18 July 2010

Flight, Water and Heat

Today was another beast of a day:  ninety-five degrees, with more humidity than we had yesterday.  I'm definitely not a hot-weather person, but I wanted to get in a ride, however brief.  And I did, until I simply didn't want to deal with the heat anymore.

Time was when I would have soldiered on in even hotter weather than what we had today.  But I'm guessing that I'm still not at 50 percent of my normal condition, so I don't want to take unreasonable chances.  I know, I could ride more if I hydrate.  But I'm not training for any races, and a big tour--if I am going to do another one--is probably two years away.  And, being older and presumably wiser--and without testosterone--I'm not trying to prove anything.

Part of my ride took me along the World's Fair Marina.  It's just north of the site of the two World's Fairs held in New York City. (1939-40 and 1964-65:  I attended the latter as a small child.)  Between the Marina and the Fairgrounds (a.k.a. Flushing Meadow Park) stand Citi Field and the US Open Tennis Center, where Arthur Ashe and others had some of their greatest moments.  Citi Field replaced Shea Stadium, which opened at about the same time as the second Fair in 1964.  Just to the east of everything I've described is everyone's least favorite airport:  LaGuardia.

I did a "slalom" here:

It seems that every structure built around the time of the second Fair was either built by Eero Saarinen or was a copy of or parody of something he did.  A year or two before the Fair, he designed the TWA terminal of the JFK (Don't you love all of these three-letter abbreviations?) International Airport, which has been closed since TWA was grounded about a decade ago.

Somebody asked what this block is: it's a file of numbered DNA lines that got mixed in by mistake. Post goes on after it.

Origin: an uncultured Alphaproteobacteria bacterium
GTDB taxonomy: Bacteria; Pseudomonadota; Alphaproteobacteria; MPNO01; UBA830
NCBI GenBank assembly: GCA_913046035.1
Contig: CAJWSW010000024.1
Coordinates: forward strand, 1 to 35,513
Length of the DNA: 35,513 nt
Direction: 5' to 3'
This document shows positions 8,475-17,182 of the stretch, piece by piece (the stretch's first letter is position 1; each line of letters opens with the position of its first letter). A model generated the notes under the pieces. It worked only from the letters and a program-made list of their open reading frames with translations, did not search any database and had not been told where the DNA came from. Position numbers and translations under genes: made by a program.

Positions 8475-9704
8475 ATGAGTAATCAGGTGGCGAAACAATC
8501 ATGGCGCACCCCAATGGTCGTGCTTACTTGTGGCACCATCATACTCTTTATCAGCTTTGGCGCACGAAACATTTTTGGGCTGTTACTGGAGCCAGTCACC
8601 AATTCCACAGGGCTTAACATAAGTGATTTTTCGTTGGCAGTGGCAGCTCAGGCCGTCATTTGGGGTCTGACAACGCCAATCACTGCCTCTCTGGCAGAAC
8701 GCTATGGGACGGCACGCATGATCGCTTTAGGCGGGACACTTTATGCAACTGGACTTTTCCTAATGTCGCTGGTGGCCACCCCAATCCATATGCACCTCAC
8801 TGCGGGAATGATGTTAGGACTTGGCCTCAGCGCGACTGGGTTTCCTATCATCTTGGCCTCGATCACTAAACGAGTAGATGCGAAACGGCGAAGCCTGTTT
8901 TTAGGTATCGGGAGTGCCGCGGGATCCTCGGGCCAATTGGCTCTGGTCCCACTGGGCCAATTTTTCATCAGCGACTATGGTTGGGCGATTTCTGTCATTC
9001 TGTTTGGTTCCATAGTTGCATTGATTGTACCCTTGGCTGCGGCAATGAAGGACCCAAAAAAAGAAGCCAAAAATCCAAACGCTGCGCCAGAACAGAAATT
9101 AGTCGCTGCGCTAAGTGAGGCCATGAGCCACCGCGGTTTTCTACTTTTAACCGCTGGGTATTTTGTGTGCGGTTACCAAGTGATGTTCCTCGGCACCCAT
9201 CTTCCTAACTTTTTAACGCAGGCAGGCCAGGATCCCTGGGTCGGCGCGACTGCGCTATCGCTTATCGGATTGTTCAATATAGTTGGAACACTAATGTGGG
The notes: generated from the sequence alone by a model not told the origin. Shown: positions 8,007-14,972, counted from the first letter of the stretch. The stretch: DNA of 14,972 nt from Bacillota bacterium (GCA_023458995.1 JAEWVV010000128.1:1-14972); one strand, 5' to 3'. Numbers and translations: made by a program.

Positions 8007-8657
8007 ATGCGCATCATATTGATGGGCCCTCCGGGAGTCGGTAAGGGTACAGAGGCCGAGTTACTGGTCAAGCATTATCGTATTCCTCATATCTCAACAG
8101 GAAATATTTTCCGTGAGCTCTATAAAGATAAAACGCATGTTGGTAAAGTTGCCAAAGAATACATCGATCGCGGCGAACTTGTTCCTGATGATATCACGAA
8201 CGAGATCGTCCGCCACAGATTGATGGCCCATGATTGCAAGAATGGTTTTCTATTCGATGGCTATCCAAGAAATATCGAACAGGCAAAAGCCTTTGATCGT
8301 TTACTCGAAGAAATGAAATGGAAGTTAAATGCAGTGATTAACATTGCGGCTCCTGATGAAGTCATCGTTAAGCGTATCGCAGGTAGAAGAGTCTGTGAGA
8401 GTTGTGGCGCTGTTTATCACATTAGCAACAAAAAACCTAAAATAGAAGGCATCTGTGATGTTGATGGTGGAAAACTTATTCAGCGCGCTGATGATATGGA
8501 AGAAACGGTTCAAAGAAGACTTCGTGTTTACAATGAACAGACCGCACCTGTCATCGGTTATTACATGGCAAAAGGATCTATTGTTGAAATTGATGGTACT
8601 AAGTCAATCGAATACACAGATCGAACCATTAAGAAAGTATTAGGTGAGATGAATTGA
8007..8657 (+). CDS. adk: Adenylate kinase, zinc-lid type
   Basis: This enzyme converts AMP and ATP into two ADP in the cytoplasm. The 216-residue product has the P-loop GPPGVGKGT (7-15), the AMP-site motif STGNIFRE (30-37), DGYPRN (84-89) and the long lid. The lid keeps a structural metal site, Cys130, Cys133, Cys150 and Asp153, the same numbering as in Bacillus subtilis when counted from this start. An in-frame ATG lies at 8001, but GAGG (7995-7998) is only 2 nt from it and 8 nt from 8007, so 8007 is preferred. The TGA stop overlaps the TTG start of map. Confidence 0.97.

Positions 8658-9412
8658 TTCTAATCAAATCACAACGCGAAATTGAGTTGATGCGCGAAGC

I remember being in that terminal for the first time when I was about fifteen years old.  One could still feel the romance of flight Antoine Saint Exupery conveyed in books like Vol de Nuit (Night Flight) and Pilote de Guerre. (Why that was translated as Flight to Arras is beyond me.  Then again, I still don't understand how Se Questo e Un Uomo became Survival at Auschwitz.)  And to think that some French teacher ruined him--and French literature--for you when she force-fed you Le Petit Prince!

Anyway...Arielle is still one of my preferred methods of transportation.  She withstood the heat better than I did:


  1. ! I was in that TWA building at 15. Alone on a break of trip to visit the world fair in Montreal, I still wanted to be an architect back then and that building was a revelation.

    nearly five decades on it is clear from airport design that the world would have been a better place if I had followed my dream...

  2. Coline--Why is it that airport architecture is so dreadful? And, if the aesthetics weren't bad enough, they're not designed, in any way, to facilitate movement within them.

    I, too, wish you had pursued your old dream...sigh...